Review: Neal Adams returns to DEADMAN

DEADMAN #1 of 6  (DC Comics, November 01, 2017 release date)  Written, drawn and colored by Neal Adams  Lettered by Clem Robins.  Cover by Neal Adams.


       I have so much respect for Neal Adams.  He’s one of the few legends of the comics renaissance that began in the 1960’s that is still alive and active. 


     His work is one of the reasons that I’m still an avid fan in my sixth decade of reading and collecting comics (OMG!). When I became a teenager I decided it wasn’t cool for me to continue reading comics. I was interested in dating and didn’t think girls would approve of comics. I was wrong, but I thought differently at the time (1960’s).  It was Neal’s work in UNCANNY X-MEN and GREEN LANTERN/GREEN ARROW in the late 1960’s that brought me back as a comics reader. I feel obligated to check out anything current with Neal Adams’ name on it. 


   Deadman is an infrequently used DC second-tier character with a long history.  He first appeared in DC’s STRANGE ADVENTURES (1967) created by Arnold Drake and illustrated by Carmine Infantino. After the initial issue, Neal Adams took over as artist, and later would write the series as well. He now returns as writer/artist once more to the character he helped develop so many years ago.


   The art in this new DEADMAN is typical of Adam’s photo-realistic style as well as angular overlapping panels and emphasis on lighting and body language. The story is intriguing and from as much as can be determined after one issue, looks to have a good plot.  But there is a singular flaw that may prevent this book from garnering a more deserving audience.


    Adams seems to assume that readers will be familiar with the backstory of Boston Brand a.k.a. Deadman and doesn’t devote much time to sharing his origin. Former readers of Deadman won’t have any trouble, but I doubt that anyone new to this character will be able to figure out exactly what is going on.  Adams doesn’t describe the powers of Deadman — he shows them through action. Green waving lines appear when Deadman drops into other characters to take control of their bodies.  There are also some twists including impersonation that require the reader to carefully scan the art to determine exactly who is who and when. It can be disorienting.  While I appreciated it more after a second reading, I’m concerned many readers will be frustrated early and won’t have the patience to figure it out.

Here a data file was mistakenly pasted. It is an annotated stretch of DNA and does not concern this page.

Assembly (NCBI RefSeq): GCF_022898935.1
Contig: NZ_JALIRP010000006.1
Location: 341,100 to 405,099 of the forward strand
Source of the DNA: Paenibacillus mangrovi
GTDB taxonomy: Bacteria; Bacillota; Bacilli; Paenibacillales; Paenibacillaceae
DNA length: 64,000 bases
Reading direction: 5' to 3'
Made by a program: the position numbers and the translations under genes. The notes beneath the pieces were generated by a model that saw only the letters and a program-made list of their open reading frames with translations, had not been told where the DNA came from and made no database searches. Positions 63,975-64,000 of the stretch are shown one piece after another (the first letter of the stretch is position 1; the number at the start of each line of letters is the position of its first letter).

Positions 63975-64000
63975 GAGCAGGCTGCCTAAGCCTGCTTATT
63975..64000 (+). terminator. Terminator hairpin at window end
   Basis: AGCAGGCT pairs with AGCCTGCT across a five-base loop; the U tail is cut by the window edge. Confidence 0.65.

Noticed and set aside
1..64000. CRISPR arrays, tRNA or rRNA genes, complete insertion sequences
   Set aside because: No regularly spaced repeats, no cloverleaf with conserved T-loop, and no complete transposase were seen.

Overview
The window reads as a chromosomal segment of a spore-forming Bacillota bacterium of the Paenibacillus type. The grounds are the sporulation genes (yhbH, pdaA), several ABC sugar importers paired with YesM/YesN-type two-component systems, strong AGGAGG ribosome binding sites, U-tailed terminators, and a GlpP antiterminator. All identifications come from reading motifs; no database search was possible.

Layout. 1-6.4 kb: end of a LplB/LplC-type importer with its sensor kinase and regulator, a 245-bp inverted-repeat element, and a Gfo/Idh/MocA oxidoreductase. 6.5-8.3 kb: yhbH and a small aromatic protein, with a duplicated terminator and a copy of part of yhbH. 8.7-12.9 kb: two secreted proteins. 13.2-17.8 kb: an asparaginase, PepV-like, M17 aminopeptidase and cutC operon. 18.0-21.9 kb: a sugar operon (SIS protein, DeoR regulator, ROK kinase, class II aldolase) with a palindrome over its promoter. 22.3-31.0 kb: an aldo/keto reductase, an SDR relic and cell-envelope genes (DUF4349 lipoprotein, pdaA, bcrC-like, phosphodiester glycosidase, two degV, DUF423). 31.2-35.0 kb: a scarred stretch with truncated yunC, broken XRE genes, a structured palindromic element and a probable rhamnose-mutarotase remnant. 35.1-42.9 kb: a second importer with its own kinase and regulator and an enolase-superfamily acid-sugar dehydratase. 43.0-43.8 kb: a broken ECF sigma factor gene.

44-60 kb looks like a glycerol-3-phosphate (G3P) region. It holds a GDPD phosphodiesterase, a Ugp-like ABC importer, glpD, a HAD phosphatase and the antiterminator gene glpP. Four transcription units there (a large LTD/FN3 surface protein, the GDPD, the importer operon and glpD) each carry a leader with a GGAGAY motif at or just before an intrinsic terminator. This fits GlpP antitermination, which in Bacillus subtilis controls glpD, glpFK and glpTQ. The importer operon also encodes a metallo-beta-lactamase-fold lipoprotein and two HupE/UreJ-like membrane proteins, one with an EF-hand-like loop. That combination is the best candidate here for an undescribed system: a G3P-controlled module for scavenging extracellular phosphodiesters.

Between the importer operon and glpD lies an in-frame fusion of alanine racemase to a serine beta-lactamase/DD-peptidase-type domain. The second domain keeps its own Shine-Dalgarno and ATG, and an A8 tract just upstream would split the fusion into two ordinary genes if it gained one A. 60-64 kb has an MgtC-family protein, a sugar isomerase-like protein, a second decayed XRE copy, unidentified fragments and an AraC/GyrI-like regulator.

Adams also takes liberties with the relationship between Boston Brand / Deadman and Bruce Wayne / Batman and doesn’t devote any space to letting readers know why they are so familiar with each other. 


    The story lays the framework for the issues to come, and is already more complex than usual.  The flashback scenes reveal that Deadman’s death may be connected to the League of Assassins, and not for very noble purposes. This upsets Brand and fuels his rage and frustration.  This version of Deadman is obsessed with the details of his death and tracking down his alleged killer, who goes by the code name of The Hook.  He’s also prone to fits of rage and over-the-top outbursts, particularly in his interactions with Batman/Bruce Wayne.


     How and why Commissioner Gordon and Batman are involved and why they, along with Deadman, begin the story in Japan is left for the reader to figure out.  Batman seems to think Ra’s al Ghul is somehow involved.  The promotional information for this title reveals that Zatanna, The Phantom Stranger, Dr. Fate and the Spectre will be involved before it all ends - -  so we’ve only seen one layer of the story so far.


     I have to admit the story-telling style annoyed me on the first reading, but I’m going to support Adams on this one and stay with it.  







 STORY:  Sorry to state this, but it’s going to take some patience for readers to follow this story.  Credit Adams for developing a complex plot and not taking the easy route. He may have taken on too much, with writing, art, and coloring. Hate to say this, but he would benefit from a collaborator on the script.   1.5 POINTS. 


ART: I love Adams’ style, which may not seem so exceptional to today’s comic reader - but it was groundbreaking in the ’60’s and ’70's. He’s owed a debt of gratitude from so many artists. 3 POINTS.


COVER: A great example of how Adams uses depth and perspective to create intriguing images.  2 POINTS.


READ AGAIN?  It’s necessary for full understanding of the story. If you don’t, you won’t enjoy this book. Take a half-point away from the possible score of one point.  0.5 POINTS.


RECOMMEND? For Deadman and Adams fans, yes!  For others, I suggest you spend a few minutes looking over the book before you decide to buy.  0.5 POINTS.


TOTAL RATING: 7.5 POINTS out of a possible 10. Slightly above average.  I’m in for sure. Others will need to decide.


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